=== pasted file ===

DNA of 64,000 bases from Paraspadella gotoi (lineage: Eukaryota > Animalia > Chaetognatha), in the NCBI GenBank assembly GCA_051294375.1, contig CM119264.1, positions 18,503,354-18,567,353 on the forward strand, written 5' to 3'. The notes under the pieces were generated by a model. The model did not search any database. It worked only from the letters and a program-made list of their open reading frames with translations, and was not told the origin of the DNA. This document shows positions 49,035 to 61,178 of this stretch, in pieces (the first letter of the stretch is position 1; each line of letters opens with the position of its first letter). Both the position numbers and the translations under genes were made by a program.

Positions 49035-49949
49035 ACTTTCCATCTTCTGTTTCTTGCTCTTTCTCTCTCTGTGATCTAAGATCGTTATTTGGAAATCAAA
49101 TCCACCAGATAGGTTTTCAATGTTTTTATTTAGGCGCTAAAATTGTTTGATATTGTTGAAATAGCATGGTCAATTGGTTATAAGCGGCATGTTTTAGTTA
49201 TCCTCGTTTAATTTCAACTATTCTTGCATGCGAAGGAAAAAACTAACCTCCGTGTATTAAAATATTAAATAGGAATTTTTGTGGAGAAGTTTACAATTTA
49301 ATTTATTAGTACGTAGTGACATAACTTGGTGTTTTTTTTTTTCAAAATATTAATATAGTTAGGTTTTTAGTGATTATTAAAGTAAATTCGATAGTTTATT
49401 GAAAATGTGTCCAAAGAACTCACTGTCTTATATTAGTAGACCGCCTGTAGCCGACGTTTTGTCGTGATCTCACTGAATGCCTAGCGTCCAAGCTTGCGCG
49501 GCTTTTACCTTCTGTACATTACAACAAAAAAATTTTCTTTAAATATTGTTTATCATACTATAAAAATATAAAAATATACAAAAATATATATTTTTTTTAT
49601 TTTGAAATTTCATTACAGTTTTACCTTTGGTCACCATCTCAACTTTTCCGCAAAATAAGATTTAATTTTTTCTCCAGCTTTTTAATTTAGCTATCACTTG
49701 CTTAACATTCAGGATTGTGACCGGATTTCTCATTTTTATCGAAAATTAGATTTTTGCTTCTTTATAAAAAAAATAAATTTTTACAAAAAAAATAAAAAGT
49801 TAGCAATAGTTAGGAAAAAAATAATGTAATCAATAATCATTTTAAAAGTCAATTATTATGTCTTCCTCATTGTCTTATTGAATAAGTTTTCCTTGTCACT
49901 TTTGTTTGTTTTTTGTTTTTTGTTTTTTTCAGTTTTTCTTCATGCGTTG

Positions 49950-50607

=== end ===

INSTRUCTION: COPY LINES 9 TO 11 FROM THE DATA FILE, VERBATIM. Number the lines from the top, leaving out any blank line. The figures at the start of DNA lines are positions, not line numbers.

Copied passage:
49601 TTTGAAATTTCATTACAGTTTTACCTTTGGTCACCATCTCAACTTTTCCGCAAAATAAGATTTAATTTTTTCTCCAGCTTTTTAATTTAGCTATCACTTG
49701 CTTAACATTCAGGATTGTGACCGGATTTCTCATTTTTATCGAAAATTAGATTTTTGCTTCTTTATAAAAAAAATAAATTTTTACAAAAAAAATAAAAAGT
49801 TAGCAATAGTTAGGAAAAAAATAATGTAATCAATAATCATTTTAAAAGTCAATTATTATGTCTTCCTCATTGTCTTATTGAATAAGTTTTCCTTGTCACT